Tuesday, 7 July 2020

Journey Through Heart

Updated: November 19, 2011 5:08 pm

This is Vivek’s debut novel—short in size, very lucid in narratives and crisp in plotting the events. Altogether these specialties give the book a fascinating touch and enable readers a pleasant read. The Reverse Journey is a kind of book, normally written with the real-life experiences and to a great extent, reveals the inner world of its author. The same is true here. Author himself is in the centre as an IIT graduate heading for the new resilient professional world in India and finally abroad in the US. Here the protagonist reached the desired level of professional ladder in working with a top consultancy firm. But it’s the heart which overpowers the mind and further journey begins for home. Story is simply crafted but the protagonist’s state of mind aptly signifies the complexity of Indian expatriates. For them working overseas falls in dream coming true slot but once they land in an alien location, suddenly a cultural emptiness keep them awake towards the newly-found existence. This in most cases resulted with better compatibility to his/her motherland and a sort of only formal dwelling with the working foreign land. So, at some level, differences started getting visible between the reality and perception.

I will say that such literary writings from the professionals is a healthy trend and deserves to get the appropriate attention of both readers and critics. This wave of newly-found writers marks the unprecedented height of Indian writing in the Queen’s own language. Even with their frugal lingual strength, the new genre of professional-turned-writers will keep floating high in the sea of literature as some of them have honest feelings to tell. And those feelings are essentially in need by the modern world. Vivek has such keenness for observing the human acts. That’s obvious in the way, his protagonist chooses the motherland full with systemic shortcomings over a furnished international location known for living in material dreams. Not a dualist mind can imagine such a pious favour for a heart-led decision.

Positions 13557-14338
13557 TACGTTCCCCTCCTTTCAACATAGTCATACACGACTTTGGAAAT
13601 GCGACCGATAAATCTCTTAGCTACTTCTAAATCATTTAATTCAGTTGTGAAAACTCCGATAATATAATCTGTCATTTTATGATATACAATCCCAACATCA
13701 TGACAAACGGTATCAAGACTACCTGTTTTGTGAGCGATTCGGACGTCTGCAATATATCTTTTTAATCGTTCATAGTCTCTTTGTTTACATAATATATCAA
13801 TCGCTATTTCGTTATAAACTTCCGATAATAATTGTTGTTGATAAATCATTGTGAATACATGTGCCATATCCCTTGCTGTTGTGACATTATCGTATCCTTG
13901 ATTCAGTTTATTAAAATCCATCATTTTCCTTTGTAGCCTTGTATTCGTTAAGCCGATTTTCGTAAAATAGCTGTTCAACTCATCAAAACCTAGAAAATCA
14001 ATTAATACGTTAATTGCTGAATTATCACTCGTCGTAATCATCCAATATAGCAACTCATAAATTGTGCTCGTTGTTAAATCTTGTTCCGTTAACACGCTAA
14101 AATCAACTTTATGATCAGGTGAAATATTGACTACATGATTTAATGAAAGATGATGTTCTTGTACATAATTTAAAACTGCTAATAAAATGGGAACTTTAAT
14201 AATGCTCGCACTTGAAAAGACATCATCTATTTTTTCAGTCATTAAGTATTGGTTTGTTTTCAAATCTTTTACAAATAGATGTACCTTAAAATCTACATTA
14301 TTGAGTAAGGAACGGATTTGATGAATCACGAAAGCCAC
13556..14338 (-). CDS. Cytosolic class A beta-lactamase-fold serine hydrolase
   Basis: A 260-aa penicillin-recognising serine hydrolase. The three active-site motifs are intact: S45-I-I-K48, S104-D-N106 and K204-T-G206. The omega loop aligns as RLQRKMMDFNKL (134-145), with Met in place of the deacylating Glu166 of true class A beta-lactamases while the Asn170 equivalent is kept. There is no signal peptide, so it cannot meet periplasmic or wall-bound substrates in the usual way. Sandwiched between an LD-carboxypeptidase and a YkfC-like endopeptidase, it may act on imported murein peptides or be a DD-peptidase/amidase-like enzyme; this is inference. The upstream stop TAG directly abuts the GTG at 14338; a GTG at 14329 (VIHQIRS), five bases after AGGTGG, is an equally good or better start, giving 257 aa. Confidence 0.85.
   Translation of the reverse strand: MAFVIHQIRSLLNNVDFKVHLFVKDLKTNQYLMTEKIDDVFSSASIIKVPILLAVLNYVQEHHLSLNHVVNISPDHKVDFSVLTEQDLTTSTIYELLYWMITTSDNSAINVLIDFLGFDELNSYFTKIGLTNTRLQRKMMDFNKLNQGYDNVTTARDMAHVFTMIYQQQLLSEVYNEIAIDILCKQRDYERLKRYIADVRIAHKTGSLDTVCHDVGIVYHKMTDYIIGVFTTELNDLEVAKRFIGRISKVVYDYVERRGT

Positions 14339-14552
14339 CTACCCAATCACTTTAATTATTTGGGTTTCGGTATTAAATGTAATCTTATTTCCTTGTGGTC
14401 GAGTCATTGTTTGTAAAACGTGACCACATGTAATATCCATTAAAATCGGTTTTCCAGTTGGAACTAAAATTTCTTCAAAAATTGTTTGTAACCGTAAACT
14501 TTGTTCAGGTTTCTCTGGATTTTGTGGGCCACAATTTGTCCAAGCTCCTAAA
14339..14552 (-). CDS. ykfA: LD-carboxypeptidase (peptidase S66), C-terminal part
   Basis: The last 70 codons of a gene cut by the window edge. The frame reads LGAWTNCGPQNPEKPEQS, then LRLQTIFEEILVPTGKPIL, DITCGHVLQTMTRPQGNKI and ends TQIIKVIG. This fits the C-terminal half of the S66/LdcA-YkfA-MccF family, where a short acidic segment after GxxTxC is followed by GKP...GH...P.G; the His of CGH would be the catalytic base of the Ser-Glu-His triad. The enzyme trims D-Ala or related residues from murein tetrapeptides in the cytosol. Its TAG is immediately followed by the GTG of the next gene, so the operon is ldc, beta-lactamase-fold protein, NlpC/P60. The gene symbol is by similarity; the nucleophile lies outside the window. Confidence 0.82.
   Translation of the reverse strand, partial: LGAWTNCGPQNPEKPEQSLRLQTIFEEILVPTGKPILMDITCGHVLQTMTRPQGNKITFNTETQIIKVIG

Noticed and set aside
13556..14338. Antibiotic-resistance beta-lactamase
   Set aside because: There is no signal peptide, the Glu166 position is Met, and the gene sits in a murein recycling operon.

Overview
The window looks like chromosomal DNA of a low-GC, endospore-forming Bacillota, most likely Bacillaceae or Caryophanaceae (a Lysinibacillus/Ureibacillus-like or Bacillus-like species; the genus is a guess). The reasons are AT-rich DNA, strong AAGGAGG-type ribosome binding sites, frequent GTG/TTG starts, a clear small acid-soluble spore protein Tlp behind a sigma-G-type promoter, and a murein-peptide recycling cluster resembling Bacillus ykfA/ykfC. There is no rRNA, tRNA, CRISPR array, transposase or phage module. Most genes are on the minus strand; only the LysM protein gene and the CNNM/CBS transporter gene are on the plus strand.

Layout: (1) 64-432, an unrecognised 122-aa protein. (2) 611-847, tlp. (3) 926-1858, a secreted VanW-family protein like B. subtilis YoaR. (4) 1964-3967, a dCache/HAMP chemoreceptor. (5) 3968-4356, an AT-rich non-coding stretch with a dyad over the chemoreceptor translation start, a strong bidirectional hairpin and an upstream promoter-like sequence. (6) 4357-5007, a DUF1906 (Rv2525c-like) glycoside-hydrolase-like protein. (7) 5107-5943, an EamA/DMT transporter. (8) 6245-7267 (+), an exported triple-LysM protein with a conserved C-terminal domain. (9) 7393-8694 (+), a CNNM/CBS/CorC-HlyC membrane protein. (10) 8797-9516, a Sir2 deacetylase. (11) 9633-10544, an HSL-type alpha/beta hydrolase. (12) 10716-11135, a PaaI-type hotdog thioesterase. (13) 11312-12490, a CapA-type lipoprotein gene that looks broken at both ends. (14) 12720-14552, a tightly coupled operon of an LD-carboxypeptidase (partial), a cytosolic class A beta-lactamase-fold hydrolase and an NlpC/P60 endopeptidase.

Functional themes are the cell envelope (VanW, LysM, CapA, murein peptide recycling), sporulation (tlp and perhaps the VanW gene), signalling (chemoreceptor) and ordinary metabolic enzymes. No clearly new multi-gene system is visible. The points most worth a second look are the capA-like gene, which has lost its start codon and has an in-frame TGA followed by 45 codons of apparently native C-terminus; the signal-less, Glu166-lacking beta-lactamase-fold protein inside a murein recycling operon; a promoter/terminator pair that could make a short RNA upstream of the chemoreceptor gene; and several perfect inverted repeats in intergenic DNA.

The author has himself shown that its averseness to struggle that causes most of the lust-laced complications. Here, he leaves a grand message to the Indian middle class standing on the verge of complete myopia for listening to their inner calls, which may be closer to the rational choices. Profession or any discipline of working can’t be to blame for big mess around everywhere. After all, that’s the flawed policy manoeuvring which sizes up the make or mar from exotic corporate culture. After all, isn’t it panic to hear living in Bangalore being coded as “Bangalored” or the dialectism of bad human resource management, when an IIT graduate without knowing the software programming being exported to the US? In the same way, India exports the Basmati rice or Darjeeling’s best tea because any Tom, Dick and Harry likes these stuff being consumed in daily life?

In no manner, it should be confused as India’s triumph with its questionable overtures with the open global trade—like the protagonist of this novel. The new professional working class must stand with their basic rights and without ever fearing the potential sabotage of their career, as the industries can never afford losing them with valuable expertise. The Reverse Journey will sure bring forward a good message of ethical moving in the professional world.

By Atul Kumar Thakur

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